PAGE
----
It is 1985, and a corporate colleague tells me his grandfather and father had built the house he would come to grow up in just before World War II, having ordered it out of a Sears Catalog. The house was delivered as a kit, with plans, in parts, via rail to a nearby town, where it was then trucked to the lot where they put it together. Yes, “some assembly required.”
We were reading “In Search of Excellence” in the mid 80s, at all levels of the organization. But what many workers were actually in search of was a job with benefits that paid at least enough to buy a house for the fam and stuff to put in it, including sofa in the living room, pram in the entry, and car in the garage. For my part, I had recently come to realize the community college adjunct job I’d been working full time since the close of the 70s wasn’t going to produce such excellent results.
In the first half of the 20th Century, the Sears Catalog served a bit like today’s Amazon. But I searched Amazon this morning to see if I could buy a house online and have it delivered, and all I found were backyard sheds. Sears discontinued its catalog division in the early 1990s. It’s hard to stay close to the customer when the customer is constantly on the move. In any case, most corporations (and stores and shops) only affect concern for the customer; what they’re really after is a share of the customer’s wallet, or, in Amazon’s case, the whole wallet. But what happens when customers no longer pack wallets?
Or no longer want stuff, or at least, not so much stuff. Or still want some stuff, but different stuff. In other words, does Amazon sell souls? Or, as Jung put in his “Modern Man in Search of a Soul”: “No psychic value can disappear without being replaced by another of equivalent intensity” (209).
There are, it is argued, certain efficiencies that promote the use of Amazon over the emotional expense of leaving one’s safe harbor for the voyage out to the mall or downtown or the shops of Hawthorne. Why should consumers feel shame about where or how or for what they shop? In any case, it appears most feel no shame. But is that because they are driven by unconscious desires, wants that may be manipulated by elevator music, trance inducing ads, or atavistic urges to covet one’s neighbor’s goods?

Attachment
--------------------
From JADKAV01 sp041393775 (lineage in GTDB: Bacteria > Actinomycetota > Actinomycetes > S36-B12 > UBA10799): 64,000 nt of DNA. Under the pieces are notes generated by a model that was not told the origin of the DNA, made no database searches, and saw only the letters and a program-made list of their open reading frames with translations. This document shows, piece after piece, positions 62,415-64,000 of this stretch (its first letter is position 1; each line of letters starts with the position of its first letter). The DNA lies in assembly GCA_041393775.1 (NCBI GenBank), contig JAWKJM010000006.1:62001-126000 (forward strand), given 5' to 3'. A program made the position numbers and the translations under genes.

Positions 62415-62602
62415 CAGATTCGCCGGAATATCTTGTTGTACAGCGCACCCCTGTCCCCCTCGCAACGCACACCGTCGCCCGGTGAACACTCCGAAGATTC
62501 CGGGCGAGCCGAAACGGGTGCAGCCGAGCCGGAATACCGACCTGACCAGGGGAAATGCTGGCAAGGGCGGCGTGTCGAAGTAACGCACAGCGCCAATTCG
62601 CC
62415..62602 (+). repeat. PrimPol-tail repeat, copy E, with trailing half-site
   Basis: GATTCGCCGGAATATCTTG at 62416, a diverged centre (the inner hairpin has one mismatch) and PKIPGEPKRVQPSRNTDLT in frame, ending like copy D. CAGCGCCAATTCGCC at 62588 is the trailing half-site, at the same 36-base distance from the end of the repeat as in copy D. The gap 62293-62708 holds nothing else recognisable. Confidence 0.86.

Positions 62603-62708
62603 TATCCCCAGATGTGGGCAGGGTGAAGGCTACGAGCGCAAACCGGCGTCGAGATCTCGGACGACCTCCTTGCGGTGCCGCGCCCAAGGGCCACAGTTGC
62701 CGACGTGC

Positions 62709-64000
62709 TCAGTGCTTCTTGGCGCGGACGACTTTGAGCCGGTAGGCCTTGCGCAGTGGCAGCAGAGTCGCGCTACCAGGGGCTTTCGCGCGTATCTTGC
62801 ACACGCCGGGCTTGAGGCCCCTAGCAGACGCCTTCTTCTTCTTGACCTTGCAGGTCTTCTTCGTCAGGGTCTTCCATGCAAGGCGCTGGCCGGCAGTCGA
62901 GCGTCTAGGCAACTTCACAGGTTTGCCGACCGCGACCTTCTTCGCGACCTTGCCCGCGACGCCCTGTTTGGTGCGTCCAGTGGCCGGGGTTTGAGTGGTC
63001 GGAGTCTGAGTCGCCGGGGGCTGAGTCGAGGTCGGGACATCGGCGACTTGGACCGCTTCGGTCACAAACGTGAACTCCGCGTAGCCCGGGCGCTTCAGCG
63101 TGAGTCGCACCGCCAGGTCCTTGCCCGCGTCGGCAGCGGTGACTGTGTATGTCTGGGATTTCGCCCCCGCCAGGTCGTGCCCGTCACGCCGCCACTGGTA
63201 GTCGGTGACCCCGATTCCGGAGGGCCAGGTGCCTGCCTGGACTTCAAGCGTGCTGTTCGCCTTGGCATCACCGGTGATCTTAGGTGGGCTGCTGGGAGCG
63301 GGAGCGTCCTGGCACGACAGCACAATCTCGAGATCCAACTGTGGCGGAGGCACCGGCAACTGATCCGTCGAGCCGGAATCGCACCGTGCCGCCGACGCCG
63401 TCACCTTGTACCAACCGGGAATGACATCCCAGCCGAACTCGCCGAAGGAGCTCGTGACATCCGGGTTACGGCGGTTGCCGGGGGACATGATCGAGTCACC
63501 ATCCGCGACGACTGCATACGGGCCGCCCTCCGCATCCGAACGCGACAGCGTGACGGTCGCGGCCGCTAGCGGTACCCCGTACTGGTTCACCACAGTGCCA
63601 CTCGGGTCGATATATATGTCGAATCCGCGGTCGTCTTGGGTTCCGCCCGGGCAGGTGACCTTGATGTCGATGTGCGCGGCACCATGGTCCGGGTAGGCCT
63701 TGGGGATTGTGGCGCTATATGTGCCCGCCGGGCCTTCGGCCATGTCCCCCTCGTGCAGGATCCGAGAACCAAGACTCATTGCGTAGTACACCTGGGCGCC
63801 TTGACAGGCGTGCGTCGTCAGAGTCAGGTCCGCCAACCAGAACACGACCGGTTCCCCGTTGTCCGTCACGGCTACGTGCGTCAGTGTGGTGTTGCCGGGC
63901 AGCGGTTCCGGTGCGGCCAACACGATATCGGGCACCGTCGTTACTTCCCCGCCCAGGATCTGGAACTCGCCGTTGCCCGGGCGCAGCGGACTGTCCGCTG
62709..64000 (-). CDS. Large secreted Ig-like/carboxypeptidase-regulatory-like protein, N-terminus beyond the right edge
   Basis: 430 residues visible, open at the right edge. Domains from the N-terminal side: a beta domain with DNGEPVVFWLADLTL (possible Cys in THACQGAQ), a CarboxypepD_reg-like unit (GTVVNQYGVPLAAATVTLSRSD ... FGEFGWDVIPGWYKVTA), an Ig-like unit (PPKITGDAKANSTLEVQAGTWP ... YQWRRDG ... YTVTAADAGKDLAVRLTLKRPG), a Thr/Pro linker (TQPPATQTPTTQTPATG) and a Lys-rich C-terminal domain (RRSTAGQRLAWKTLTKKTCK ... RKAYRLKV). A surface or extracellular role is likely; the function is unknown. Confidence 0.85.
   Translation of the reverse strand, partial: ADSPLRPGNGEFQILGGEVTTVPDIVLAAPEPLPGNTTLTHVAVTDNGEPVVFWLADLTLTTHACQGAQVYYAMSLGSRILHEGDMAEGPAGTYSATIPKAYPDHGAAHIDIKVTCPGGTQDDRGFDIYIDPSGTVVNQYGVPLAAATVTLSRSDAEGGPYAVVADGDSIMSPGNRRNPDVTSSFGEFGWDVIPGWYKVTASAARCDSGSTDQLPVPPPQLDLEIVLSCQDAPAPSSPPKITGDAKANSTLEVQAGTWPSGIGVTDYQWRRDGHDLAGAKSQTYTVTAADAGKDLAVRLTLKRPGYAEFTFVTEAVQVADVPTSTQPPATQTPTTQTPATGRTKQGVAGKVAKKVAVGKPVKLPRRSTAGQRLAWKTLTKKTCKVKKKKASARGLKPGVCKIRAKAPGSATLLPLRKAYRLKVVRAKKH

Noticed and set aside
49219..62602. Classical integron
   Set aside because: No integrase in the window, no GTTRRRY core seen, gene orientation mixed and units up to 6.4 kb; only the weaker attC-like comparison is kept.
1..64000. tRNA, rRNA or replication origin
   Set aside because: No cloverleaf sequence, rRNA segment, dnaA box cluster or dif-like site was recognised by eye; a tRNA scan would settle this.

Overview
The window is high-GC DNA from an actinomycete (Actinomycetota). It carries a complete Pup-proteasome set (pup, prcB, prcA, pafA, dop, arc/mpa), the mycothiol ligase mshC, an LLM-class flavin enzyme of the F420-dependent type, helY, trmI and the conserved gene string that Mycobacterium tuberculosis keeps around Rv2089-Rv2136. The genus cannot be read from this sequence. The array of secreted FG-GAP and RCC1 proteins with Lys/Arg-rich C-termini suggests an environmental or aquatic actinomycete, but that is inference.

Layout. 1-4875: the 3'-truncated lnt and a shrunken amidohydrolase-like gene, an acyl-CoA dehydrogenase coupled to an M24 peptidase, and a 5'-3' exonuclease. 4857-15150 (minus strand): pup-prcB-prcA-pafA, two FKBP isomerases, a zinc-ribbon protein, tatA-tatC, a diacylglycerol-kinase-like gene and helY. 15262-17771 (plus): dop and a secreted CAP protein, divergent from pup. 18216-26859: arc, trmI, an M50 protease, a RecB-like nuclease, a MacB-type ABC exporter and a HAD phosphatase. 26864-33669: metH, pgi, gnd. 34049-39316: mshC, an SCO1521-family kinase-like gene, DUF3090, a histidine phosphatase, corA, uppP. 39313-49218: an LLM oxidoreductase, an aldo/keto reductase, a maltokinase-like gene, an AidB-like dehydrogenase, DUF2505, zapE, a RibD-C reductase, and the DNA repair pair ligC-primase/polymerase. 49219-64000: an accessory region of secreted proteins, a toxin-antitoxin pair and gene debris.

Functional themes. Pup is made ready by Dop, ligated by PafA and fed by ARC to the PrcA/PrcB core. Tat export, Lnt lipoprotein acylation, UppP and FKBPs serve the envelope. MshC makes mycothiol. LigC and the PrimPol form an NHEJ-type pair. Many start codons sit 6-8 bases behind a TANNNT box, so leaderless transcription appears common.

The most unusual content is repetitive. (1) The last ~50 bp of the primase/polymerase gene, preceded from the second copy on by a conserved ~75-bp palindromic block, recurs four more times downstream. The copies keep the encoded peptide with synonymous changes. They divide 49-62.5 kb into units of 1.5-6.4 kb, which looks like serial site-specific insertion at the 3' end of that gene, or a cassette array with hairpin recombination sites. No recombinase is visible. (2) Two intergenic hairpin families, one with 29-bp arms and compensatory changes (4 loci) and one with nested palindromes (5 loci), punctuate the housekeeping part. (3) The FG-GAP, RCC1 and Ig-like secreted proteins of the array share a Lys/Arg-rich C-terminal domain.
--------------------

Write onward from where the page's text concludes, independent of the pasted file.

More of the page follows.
I don’t know, but it often seems shoppers are led to the market like the Eloi in “The Time Machine” are pulled to the Morlocks. In return for the seemingly safe setting the Morlocks have created, the Eloi serve themselves up as food to sustain the Morlockian system.
Last week, I saw a guy wheeling a couch down a sidewalk over near SE Woodstock. He had the full size living room couch balanced on an office chair on wheels, and was pushing the makeshift vehicle along the sidewalk, away from a garage sale, a clear sign summer is in the offing in Portland. I mentioned the couch on wheels to Susan, and she said let’s set sail for the new garage sale season come Saturday morning, foraging afield, stopping whim-whamfully, burying our treasure in the back of our little wagon. Yes, I added, and thence to the basement to add to our pile of previously purchased garage sale items that we will no doubt put out in our own garage sale later this summer. There you go again with the negative vibes, Moriarty, she replied, but come Saturday morning, off we jibed, cutting a course from Mt Tabor zigzagging northwest through uncharted garage sale waters.
Never mind, for the moment, why we keep stuff; why do we acquire the stuff to begin with? But what did we acquire on our Saturday garage sailing adventure?
Our first disembarkment came just a few blocks out of harbor. We looked at an ironing board (does anyone iron anymore? I asked Susan). We looked at a large, thick piece of glass and considered it for a table top. There was a DVD player for sale, a few books, and a treasure trove of old, vinyl albums, out of which I picked, for 50 cents, a Peggy Lee with George Shearing recording. I would have brought home a few more old, folk albums I saw, but most of them looked like they had served as scratching pads for a family of catastrophic cats. While I was thumbing through the albums, Susan picked out a shoe tree for her closet, and I wondered if this was a portent of an organized summer. Our garage sale hosts were themselves disembarking for adventures elsewhere, pulling up anchor, moving.
We stopped at a church rummage sale over on Burnside. Susan picked out a tiny, wire jeweled Christmas tree, though Christmas seems an ocean away to me. Things were half off at the church sale, and I showed Susan a lemonade sign leaning against a rail outside the vestibule. We could hang it somewhere, I said, assuring her I had no immediate plans to sell lemonade. The sign was marked $2.50, so we got it for $1.25, and Susan said churches often have the best garage sales.
But even half price was no match for Susan’s find at our next stop, an old, maple director’s chair at a garage sale off of Stark – in the free box pile. It had no seat nor back, and was missing the dowels that hold the seat fabric under the arms. If you can find any logic to buying a lemonade sign at half price, you can understand having to lug home the priceless, broken director’s chair. But on the way home we stopped by a specialty store where we got a director’s chair seat and back fabric replacement kit, on sale for three bucks. We were in favorable trade winds.
We stopped here and there, browsing more than buying, listening to a seller’s story here, a buyer’s tale there. Then we landed at the most enjoyable sale of the day, where three ladies joyfully called our attention toward multiple kitchenware items, a mirror, homemade stuffed toy animals, blankets and quilts, dishes, knickknacks, tools – these and more sundries arranged neatly on tables and blankets and leaning against a tree in the front yard. And I made my third purchase of the day. For 50 cents, I bought a little Singer box of sewing machine parts, but I got it for the tiny, specialized screwdrivers it contained.